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An Rx for Bergdorf Goodman: Wider Reach and Leaner Inventory

NEW YORK — The guardians of the palace that is Bergdorf Goodman have become increasingly vigilant.<br><br>As the world’s only premier luxury department store situated solely in New York, Bergdorf Goodman has felt the impact of 9/11 and the...

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NEW YORK — The guardians of the palace that is Bergdorf Goodman have become increasingly vigilant.

This story first appeared in the August 7, 2002 issue of WWD.  Subscribe Today.

As the world’s only premier luxury department store situated solely in New York, Bergdorf Goodman has felt the impact of 9/11 and the shrinking wealth of the rich perhaps more than any other retailer. On Sept. 18, BG notified vendors it was canceling remaining fall orders, with the exception of special orders, and scaling back on resort and spring. Though stores nationwide canceled goods in the wake of the World Trade Center and Pentagon tragedies, BG’s letter came to symbolize an industry in turmoil and one that was desperate to dispose of merchandise.

What has emerged from the calamity is a more cautious and leaner Bergdorf Goodman as it heads into the heart of the fall 2002 selling period. The retailer is determined to find a stronger voice with a younger and hipper crowd without becoming another Barneys New York and at the same time grow its classic businesses to keep its older clientele. It also must reverse revenue declines seen in the last three quarters.

According to BG chairman and chief executive Ron Frasch and president Peter Rizzo, the fall strategy entails increased regular-priced selling off of reduced levels of inventories, intensified marketing of the store’s top-50 vendors that it identified last year, and a resumption of renovations.

“We feel we have reorganized how we are buying product,” Frasch said, in an exclusive interview Monday. “There is a lot more focus on in-depth buying in key items,” such as Brunello Cucinelli chunky sweaters, Dolce & Gabbana short day dresses and Alexander McQueen suede tops with ruffles. “Planning for fall was challenging. Last year can’t be utilized very well for planning. You have to go back to the prior fall, and plan out the business week by week.”

Frasch explained that BG completed the fall 2002 plan about five or six months ago, when business was better. Nevertheless, “Base inventories are down, but we’ve got an aggressive receipt flow,” he said. “We are much cleaner. Our goal is clearly to grow the topline, but most importantly, we expect healthy growth,” meaning meatier margins.

Cutbacks have been made across the board, but mainly centered on merging back office operations into those of the parent Neiman Marcus Group, based in Dallas, and reducing inventory. And Bergdorf has decided to operate without a women’s general merchandise manager, giving Rizzo that role. “When you start eroding or not growing the topline, you’ve got to make a lot of tough choices in running this business,” Frasch said. “Of course, there have been some tough cuts — challenges behind the scenes. The choices have been made and investments have been redirected.”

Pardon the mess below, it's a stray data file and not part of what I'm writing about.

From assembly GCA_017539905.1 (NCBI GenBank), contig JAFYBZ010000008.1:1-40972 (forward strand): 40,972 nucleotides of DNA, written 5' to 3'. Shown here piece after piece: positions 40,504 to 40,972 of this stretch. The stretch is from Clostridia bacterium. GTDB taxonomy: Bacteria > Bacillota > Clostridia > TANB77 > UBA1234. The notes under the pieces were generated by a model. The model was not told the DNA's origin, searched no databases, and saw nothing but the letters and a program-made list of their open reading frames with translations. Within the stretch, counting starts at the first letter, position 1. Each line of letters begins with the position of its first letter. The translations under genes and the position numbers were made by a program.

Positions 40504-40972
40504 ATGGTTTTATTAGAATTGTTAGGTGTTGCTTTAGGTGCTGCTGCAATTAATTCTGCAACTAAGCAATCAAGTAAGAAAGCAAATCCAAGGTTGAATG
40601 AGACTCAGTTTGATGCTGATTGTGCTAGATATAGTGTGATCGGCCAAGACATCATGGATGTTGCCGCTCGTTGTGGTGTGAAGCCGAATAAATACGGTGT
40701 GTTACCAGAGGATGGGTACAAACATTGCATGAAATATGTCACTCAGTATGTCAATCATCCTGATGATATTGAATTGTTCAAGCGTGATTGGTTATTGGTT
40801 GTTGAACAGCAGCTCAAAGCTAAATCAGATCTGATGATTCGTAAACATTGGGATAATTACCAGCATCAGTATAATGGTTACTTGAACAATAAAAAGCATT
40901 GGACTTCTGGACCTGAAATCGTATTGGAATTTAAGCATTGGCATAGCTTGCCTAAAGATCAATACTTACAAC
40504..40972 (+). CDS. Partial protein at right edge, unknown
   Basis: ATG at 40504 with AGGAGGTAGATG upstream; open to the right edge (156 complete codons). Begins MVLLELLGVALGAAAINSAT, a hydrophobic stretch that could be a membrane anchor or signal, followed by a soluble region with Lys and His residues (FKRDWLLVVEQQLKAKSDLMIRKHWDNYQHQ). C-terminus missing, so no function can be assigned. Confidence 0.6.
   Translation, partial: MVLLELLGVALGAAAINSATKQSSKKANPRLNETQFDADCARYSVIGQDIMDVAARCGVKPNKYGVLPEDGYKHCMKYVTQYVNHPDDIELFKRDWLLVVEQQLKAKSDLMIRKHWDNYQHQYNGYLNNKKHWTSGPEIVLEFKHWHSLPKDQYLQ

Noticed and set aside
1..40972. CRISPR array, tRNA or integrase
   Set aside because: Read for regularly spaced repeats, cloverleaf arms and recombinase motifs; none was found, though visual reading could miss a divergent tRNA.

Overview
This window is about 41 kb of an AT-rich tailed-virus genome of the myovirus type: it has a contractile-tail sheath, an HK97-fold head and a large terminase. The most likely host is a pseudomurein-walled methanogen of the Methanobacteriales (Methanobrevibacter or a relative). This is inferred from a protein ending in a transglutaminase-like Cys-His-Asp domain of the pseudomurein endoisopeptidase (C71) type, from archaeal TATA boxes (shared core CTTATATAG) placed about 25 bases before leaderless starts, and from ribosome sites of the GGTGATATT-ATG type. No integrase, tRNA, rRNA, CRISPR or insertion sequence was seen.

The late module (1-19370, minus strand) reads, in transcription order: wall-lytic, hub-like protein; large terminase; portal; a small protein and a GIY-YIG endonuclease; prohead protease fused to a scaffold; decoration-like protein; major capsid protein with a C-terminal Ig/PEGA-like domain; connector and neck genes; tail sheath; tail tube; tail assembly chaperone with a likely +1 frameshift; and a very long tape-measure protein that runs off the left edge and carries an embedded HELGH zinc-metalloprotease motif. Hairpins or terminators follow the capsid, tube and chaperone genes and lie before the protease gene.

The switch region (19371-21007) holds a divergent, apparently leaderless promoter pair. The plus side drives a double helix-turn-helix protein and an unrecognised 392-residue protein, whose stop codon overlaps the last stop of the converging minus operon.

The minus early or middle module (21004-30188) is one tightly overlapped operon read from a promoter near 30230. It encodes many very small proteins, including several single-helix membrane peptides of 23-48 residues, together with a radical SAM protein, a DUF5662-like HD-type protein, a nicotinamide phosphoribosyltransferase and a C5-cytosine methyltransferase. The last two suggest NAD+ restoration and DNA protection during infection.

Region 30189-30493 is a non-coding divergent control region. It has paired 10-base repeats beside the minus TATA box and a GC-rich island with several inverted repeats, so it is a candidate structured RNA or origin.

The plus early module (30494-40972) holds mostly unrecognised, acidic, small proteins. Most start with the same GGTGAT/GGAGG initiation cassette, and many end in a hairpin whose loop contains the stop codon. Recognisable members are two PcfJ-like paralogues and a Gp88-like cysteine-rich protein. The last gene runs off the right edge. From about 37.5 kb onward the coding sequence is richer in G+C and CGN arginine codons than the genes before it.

Frasch stressed BG still spends where it counts, saying, “It cost a lot of money to have amazing assortments, and to invest in the physical plant. It costs a lot of money to put out a beautiful magazine,” the BG magazine, introduced in 2000. “That being said, the store has become a whole lot more efficient on where we direct our investments. We feel good about the choices we’ve made.”

“I don’t think we did anything to impede our ability to grow,” Rizzo added. “It’s about gaining market share rather than trying to get huge increments in volume.”

The next magazine drops after the Labor Day weekend, and was shot extensively in Brittany, France. “We’ve put more effort into this book than any other book,” Rizzo said. “We used photographers and models that we never used before…It galvanizes the store’s point of view. It’s a differentiator from the competition and it drives traffic.” The magazine has four editions a year, and represents a shift away from BG’s traditional catalog business, which never blossomed.

Essentially a one-unit operation, with its women’s store and men’s store on opposite sides of Fifth Avenue between 57th and 58th Streets, the key to growth at Bergdorf’s lies in raising already high productivity levels, said to be around $1,500 in sales per square foot. Total selling space is 193,000 square feet, and total annual volume at both stores for the fiscal year ended last July is estimated around $280 million, down from over $300 million the year before. At BG, fall is a long season, starting in mid-June with “fall I” shipments and followed by another major round of shipments in late August for merchandise that’s been shown on the runways, and another major round in October-November for holiday-cruise collections.

Making the most of existing space through renovations and inspired merchandising is required for growth, since there is little opportunity left to expand in the two facilities and no plans to build satellite stores. Currently, sales are difficult, after some robust fall trunk shows last spring. That’s turned up the pressure to perform in upcoming months without extensive markdowns. Having 26 selling days between Thanksgiving and Christmas Day, versus 32 last year, won’t help.

“Our goal is to increase full price selling,” Rizzo said. “We see a huge opportunity for that in November and December. Even with the six less days between Thanksgiving and Christmas, there is still an opportunity to increase our business, with better receipt flow.” With the business planned conservatively, “there’s a lot of flexibility to chase the business,” Rizzo said.

Considering how steep revenue declines were a year ago — down 16.3 percent for the quarter ended Oct. 27 and 60 percent in September alone — comparisons should be quite favorable in the months ahead. Last October’s huge, four-day sale, offering 30 percent off the entire stock, excluding cosmetics and leased businesses, was an anomaly. There will be markdowns for sure, but BG said the promotional calendar has reverted back to designer appearances and trunk shows rather than hyping price cuts, barring another catastrophic event that would keep shoppers away.